China and Lewis, Week 1

**Written three weeks ago, just getting around to adding in pictures and publishing it now.  Get ready to go back in time!**

We’ve been in China for one week now, so we are just about exactly in the middle of our time here.  So far, prayers have been answered beyond our wildest dreams.  The flights have been fine, the kids (including Delia!) are having a wonderful time with their grandparents, and best of all, Lewis is a complete delight and we are so in love!

But let me start back at the beginning.

We received our verbal travel approval in the Tuesday before Thanksgiving, as you know.  What I didn’t tell you was that our travel date was the following Wednesday, the 2nd of December!  We had one day to book our flights before everything shut down for the holiday weekend, and we didn’t receive our written travel invitation (which we needed in country to complete the adoption!) until the day before we flew.  It was a crazy week, but somehow it all came together, including packing for two weeks for the seven kids going to “Not China”.

We arrived safely in Beijing on Thursday afternoon after a direct flight that was the equivalent of two of our usual transatlantic flights.  Several people asked us whether we’d be flying east or west to get to China, and the surprising answer to that is in fact almost due north!  We waved to Santa as we passed right over the North Pole :)

In Beijing, we met the four other families who would be our companions for most of our time in country.  It was a joy to hear each of their stories of how God led them here.  Some have been waiting and praying for their child for five years, since around the time that we began our first process for Niko!

For two days we toured Beijing, squeezing in more attractions than our average week of sightseeing would.  Day one began with the Great Wall, which I had no idea would require the level of physical fitness it did!  Junie bounded up the endless stairs like a mountain goat with Trevor, while I struggled along behind, but I got pretty high, and the views were spectacular.  It is worth mentioning that in the days both before and after our time in Beijing, the city experienced debilitating and record-breaking levels of smog, but it was beautiful and clear for our days there.  We are so thankful that God was merciful in sparing us this, but this is an ongoing and dangerous problem for the people who live there.

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After the wall we toured a Cloisonné (copper inlaid with enamel) factory, then headed to a lunch. Lunch was at a beautiful restaurant set in a jade-carving facility, which we also got to tour.  In the afternoon, we saw the 2008 Olympic Village, featuring the iconic Bird’s Nest stadium.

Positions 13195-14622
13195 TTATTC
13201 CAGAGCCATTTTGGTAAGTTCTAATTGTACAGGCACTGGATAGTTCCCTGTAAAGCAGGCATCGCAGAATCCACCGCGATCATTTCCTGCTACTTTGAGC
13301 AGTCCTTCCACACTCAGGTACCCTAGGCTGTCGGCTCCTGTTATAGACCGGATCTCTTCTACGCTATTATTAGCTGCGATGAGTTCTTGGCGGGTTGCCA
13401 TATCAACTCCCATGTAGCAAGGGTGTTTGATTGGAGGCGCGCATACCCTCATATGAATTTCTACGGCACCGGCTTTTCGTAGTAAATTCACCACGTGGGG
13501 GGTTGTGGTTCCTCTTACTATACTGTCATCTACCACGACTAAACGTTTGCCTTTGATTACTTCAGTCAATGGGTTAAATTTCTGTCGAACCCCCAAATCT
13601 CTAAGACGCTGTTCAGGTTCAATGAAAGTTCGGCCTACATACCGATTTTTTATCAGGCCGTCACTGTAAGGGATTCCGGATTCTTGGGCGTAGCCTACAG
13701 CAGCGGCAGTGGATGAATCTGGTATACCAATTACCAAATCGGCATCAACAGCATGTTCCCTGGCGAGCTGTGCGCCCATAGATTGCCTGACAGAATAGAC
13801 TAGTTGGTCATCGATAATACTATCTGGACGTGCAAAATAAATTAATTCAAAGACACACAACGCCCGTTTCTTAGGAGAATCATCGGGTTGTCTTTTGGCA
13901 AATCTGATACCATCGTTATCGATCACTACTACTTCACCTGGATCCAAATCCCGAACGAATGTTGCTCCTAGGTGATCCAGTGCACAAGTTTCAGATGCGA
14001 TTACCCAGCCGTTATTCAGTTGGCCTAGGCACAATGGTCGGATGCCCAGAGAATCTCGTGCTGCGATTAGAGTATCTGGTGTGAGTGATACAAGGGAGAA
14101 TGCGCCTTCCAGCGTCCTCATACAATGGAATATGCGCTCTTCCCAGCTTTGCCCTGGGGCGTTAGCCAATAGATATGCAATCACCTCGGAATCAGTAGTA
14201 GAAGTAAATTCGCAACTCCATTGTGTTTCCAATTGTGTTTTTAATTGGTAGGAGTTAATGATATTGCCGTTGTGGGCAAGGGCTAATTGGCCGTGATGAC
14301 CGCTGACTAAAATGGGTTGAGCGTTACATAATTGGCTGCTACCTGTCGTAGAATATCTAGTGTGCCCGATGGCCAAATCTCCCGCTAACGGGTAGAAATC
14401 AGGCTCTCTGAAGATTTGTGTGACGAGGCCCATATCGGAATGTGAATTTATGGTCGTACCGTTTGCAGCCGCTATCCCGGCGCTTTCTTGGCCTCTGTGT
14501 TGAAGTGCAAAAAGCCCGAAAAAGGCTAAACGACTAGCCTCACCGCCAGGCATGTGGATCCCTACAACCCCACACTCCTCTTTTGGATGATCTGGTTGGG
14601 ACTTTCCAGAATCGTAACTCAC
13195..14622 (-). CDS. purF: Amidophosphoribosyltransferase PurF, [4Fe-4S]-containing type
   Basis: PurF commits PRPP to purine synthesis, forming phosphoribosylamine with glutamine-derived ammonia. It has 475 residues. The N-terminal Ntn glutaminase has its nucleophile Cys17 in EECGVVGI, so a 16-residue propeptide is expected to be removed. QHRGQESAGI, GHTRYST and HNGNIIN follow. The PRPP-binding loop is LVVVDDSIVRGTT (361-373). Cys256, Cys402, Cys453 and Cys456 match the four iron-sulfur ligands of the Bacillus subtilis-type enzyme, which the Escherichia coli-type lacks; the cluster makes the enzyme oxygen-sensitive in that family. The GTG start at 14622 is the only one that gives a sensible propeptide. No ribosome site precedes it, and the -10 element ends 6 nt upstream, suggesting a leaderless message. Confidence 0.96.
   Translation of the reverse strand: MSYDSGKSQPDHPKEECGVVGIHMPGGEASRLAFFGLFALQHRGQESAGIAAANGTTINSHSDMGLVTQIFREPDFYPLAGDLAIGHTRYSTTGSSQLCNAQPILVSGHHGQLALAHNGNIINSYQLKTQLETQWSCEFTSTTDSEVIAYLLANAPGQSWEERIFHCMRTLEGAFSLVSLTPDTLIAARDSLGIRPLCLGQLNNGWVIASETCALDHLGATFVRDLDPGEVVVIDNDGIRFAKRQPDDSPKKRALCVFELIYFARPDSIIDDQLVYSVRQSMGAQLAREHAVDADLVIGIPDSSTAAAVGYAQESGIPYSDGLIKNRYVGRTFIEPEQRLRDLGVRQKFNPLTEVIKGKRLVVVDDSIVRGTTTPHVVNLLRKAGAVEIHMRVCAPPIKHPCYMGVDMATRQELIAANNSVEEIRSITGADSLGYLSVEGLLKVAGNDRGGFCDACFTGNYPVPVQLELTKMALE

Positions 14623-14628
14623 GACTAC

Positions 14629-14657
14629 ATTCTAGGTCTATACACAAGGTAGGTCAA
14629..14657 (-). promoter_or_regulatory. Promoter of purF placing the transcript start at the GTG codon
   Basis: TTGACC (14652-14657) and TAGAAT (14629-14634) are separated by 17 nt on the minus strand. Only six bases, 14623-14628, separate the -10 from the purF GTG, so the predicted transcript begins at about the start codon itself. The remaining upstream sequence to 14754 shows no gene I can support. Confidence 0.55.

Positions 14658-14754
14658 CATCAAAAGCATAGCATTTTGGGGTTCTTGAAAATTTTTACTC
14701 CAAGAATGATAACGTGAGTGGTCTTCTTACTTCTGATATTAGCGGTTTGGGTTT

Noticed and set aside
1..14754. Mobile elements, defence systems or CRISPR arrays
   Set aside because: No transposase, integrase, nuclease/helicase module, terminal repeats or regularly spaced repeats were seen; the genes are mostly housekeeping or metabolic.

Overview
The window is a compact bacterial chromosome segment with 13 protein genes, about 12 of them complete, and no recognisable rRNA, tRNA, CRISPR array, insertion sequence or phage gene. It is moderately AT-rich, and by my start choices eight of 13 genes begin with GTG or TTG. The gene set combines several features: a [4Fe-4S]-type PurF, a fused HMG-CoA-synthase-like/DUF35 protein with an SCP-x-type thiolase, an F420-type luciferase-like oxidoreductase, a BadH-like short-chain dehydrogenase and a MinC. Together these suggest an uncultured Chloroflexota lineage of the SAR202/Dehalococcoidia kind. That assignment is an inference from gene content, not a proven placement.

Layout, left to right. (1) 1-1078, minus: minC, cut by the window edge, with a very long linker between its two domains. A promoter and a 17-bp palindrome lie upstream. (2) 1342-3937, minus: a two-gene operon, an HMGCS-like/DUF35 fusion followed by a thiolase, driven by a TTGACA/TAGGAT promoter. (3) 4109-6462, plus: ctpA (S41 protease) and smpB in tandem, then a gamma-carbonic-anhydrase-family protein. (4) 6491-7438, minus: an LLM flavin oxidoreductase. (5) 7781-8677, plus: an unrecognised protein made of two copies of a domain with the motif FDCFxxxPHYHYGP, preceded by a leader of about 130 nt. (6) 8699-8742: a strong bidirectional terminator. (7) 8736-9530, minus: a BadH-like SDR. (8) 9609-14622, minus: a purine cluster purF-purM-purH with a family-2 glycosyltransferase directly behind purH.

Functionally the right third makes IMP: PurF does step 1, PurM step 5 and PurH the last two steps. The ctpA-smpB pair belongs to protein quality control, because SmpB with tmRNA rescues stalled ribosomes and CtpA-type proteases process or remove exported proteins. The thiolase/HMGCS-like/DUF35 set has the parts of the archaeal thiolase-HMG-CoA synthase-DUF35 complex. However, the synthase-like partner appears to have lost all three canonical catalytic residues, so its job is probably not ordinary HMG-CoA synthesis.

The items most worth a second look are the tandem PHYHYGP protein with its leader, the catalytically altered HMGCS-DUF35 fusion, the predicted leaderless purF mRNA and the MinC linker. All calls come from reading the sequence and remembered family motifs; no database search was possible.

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Saturday saw us at Tiananmen Square and the Forbidden City.  Our guide Tom walked us hard!  (We have seen evidence all over the place of how fitness-conscious Chinese people across all generations are, including a huge outdoor gym in a public park in Guangzhou.  And every piece of equipment was in use!).  We then took a bicycle-drawn rickshaw ride to a family home where we were served a traditional, home-cooked meal.  So. Much. Yum!

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From there the rickshaw took us to another courtyard home where we learned about traditional calligraphy and paper-cutting arts. We stopped for a tea demonstration in the afternoon, and afterwards we were absolutely dazzled by a performance of acrobatics.

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Bright and early Sunday morning we headed back to the airport to fly to Lewis’s province, which happens to be the same one that all adoptive families end up in for the visa interview portion of their process.  Unfortunately, as soon as we took off, the whole plane began to spin for me.  Having never experienced airsickness before, I didn’t really understand what was about to happen to me until it was too late.  Despite cleaning myself up as well as I could, I spent the rest of the three hour flight rather unpleasantly damp and smelly.  Very dignified!

Feeling mostly better once we were on terra firma, we explored the beautiful tropical paradise that is Guangzhou that afternoon.  We found some dinner and called it an early night, not knowing how much sleep there would be once our new little man was with us!

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Monday afternoon at a little after 2 was the moment we had all been waiting for.  Our precious son, longed for and prayed for for 15 months, stepped off an elevator at the Adoption Center of Guangdong Province and into our lives forever.  All of my fears and anxieties melted away.  He is exactly the sweet, bright, happy little guy we had come to love from his photos and file, only better!

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That first afternoon, he came with us willingly, laughed with us, played with us, and ate pizza with us.  Back in the hotel room, we looked at books together and he inquisitively pointed to every picture wanting to have its name spoken and signed.  His speech is very rough in his native language – only his nannies can understand him – but he signs beautifully (someone must have been working with him before he came to us, and for this we are immeasurably thankful), and has a great aptitude and appetite for learning.  He makes himself understood very well using gestures, and he has a hilarious sense of humor.   As of my writing of this post, we have had three days of opening this wonderful gift from God, and so far, he seems almost too good to be true!